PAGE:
Chile earthquake tsunami relief   english bwa
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This is a presentation that I and our convention leaders made at the Baptist World Alliance annual gathering in Santiago, Chile on July 3, 2012. ...

This is a presentation that I and our convention leaders made at the Baptist World Alliance annual gathering in Santiago, Chile on July 3, 2012.
If you can access the notes to each slide, you can read the narration for the presentation.

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  • This poem was created by this pastor after the earthquake in Haiti. Many of our churches were raising funds to send to help Haiti when we were surprised by the earthquake here.
  • This poem was created by this pastor after the earthquake in Haiti. Many of our churches were raising funds to send to help Haiti when we were surprised by the earthquake here. .
  • I will try to share with you how this earthquake changed our lives and the life of a small convention in the south of the world. The quake measured 8.8 on the Richter scale. It only lasted 3 minutes. It affected 80% of the population.
  • But the earthquake was not the strongest that came. The worst was the tsunami on our coasts sweeping away everything in its path. The government said that 600 thousand families lost their homes.
  • We started calling our friends closest to us and visiting them and seeing if they were okay, finding that they did not have great problems. So them we thought to ourselves, “now what?”
  • Then we decided to go and see how our brothers further north in the most affected areas closer to the epicenter and the coast were.
  • We covered hundreds of kilometers to get there and see the immense damage left by the earthquake-tsunami was very disturbing, and we returned as different people.
  • Initially we planned three trips bringing food, and higiene supplies, some 10,000 kilos worth. But there was so much to do and we felt helpless and powerless facing so much need, and we were often discouraged. Then the word of God from Matthew 9:35-36, where Jesus saw the multitudes harassed and helpless like sheep without a shepherd, and it told us “you be their pastors and care for their pain.”
  • The return trips were full of silence, praying, thinking, seeking God and asking “what else, God, what more? That being our desire, we made our biggest effort in fifteen days, equalling our anual budget, by some twenty thousand dollars. Small churches from the north and south, including Mapuche churches sending their offerings of potatoes, beans, and flour to help our fellow countryman who had lost everything. This was our best effort being given, but there was still so much to do, and our sense of helplessness overwhelmed us. It was there when God challenged us to make a plan.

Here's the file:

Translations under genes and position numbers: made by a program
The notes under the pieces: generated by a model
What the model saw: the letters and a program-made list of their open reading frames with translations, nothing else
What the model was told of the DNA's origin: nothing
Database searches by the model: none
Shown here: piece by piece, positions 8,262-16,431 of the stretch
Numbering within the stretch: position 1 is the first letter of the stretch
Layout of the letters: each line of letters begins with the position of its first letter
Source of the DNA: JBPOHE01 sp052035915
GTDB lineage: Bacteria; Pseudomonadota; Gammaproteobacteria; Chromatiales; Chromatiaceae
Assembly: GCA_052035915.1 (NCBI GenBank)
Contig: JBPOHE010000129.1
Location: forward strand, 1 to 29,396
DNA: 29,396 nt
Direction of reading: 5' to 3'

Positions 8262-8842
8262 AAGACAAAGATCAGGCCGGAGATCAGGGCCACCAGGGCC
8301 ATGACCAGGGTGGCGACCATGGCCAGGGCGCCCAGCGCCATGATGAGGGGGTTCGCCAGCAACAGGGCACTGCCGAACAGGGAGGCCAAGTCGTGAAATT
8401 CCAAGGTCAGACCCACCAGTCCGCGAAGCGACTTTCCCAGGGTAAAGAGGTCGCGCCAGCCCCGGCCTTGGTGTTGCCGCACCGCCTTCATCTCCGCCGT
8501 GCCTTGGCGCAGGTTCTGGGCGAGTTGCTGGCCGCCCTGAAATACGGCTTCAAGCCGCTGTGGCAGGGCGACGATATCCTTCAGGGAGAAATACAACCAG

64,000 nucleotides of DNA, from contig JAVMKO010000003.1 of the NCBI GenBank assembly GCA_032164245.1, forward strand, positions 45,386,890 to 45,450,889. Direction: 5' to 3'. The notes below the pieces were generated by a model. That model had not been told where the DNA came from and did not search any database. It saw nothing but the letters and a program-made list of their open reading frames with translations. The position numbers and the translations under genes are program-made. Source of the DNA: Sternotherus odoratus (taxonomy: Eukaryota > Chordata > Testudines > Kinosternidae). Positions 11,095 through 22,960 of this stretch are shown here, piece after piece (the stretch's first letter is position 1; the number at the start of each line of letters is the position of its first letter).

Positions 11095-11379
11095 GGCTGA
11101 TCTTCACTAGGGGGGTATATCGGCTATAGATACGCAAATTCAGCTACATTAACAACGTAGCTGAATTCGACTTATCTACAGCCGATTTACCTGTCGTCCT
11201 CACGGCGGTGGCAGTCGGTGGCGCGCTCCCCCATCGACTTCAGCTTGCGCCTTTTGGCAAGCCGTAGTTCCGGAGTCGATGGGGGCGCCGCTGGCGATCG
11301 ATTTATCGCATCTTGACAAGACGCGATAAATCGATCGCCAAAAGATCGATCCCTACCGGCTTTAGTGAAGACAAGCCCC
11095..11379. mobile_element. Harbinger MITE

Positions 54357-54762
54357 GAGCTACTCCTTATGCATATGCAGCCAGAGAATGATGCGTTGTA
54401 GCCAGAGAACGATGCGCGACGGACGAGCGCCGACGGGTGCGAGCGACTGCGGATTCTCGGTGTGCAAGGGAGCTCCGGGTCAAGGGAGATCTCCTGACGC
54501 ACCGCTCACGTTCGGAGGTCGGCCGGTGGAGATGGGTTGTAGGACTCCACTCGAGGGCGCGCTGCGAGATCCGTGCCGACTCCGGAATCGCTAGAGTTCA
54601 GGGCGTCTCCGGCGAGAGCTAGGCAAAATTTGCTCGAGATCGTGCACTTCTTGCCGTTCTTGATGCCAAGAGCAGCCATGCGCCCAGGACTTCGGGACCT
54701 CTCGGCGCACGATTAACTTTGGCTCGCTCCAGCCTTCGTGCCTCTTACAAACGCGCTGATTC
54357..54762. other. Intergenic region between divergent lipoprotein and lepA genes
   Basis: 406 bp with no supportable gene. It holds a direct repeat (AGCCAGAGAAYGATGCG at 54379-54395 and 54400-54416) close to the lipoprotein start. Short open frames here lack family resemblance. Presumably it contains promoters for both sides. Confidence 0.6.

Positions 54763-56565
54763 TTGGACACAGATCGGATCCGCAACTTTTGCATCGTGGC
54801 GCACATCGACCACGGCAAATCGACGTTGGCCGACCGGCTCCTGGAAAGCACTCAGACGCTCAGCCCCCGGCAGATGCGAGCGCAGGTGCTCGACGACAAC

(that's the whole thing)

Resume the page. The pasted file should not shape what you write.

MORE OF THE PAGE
• We continued making frequent trips to the areas affected by the tsunami to assess the needs. It was on one of those trips assessing needs that we met Lillian Bastides, the leader of the community in Tumbes, a group of 106 families from three fishing villages that lost everything. We found them living in tents made of scrap metal and plastic, in the middle of a forest on the top of a hill, that belonged to a naval base, where they had fled the tsunami.
  • They had fled the tsunami and climbed the hill with only the clothes on their back. They lived there, in tents, in the cold and rain, for four months before they received their emergency houses. When we left that place, after first meeting here, Lillian told us, “don’t forget us, don’t leave us to ourselves, pray for us.” It was as if God was telling us, “inasmuch as you give to the least of these a glass of water, you are giving it to me.”
  • The work was hard but gratifying.
  • How could we do something to help in a way that they needed, without simply replicating what the government was already doing? And God gave us the idea. ---the kits
  • We identified the needs through surveys, which told us what the people really needed. Then we developed the kits according to the needs.
  • Insulation kits, ---this due to the fact that the emergency houses provided by the government were made of materials that didn´t protect from the cold and rain, leaving another thing for these people to struggle against.
  • The mediaguas provided little protection from the wind, rain, and cold, since they were not insulated and did not have adequate doors or windows.
  • Basic home furnishings kits --- the sea wiped out beds and furniture, and we saw entire families having to sleep in one bed.
  • Room addition kits-----because of the crowded conditions in the emergency houses, from putting families of 6-8 persons in 18 square meters , or 200 sq. Ft.
  • We wanted to meet needs and give dignity to the people. Believing that Jesus did the same thing, all we had was like five pieces of bread and two fish, but in God’s hands the resources multiplied and more and more baskets of food were filled. God sent resources to work with through the Baptist World Alliance, $25,000, and the American Baptist Churches sent another $150,000.
  • All this let us keep on going. We went to the pastors in the affected zones, asking them to be the hands and feet of Jesus, assessing the needs in eleven communities. In this way churches like Grace, Peace and Hope church in Concepcion came to adopt a village of mediaguas in Coliumo foro ver a year. They accompanied these people, each family in the church adopting one family, visiting them, bringing aid and comfort and friendship. We visited municipality leaders and authorities, asking them “where do you need help?”
  • The church in Linares ministered in Retiro. Curico church ministered in Iloca. We aided and accompanied a community near Talcahuano, Tumbes, for two years. The Churches in Chillan, Talca, Cerro Verde, Laja, Los Angeles, and Traiguen, ministered to the villages of people living in the emergency houses, or mediaguas.
  • The New Birth Church in <Coronel, with their pastor, Miguel Sandoval, went to a fishing village in Tubul and ministered in two communities of over 200 families that lost everything to the sea. More than a dozen churches in the south were moved to assist , sending volunteers to help make improvements to the mediaguas.
  • All together, we covered over 40,000 kilometers, making more than 65 trips as these resources were distributed. We worked in 11 communities.
  • We provided more than 42,000 meals with the food kits.
  • Three hundred hygiene kits for families of four persons.
  • Eighty room additions,
  • and 350 insulation installments.
  • There were more than 1400 persons directly aided by our convention. There are many stories of elderly people, women, children and men who perhaps saw Jesus in us. As for us, it changed our lives, and transformed our convention, stimulating the creation of a new era of service, volunteers, and mission.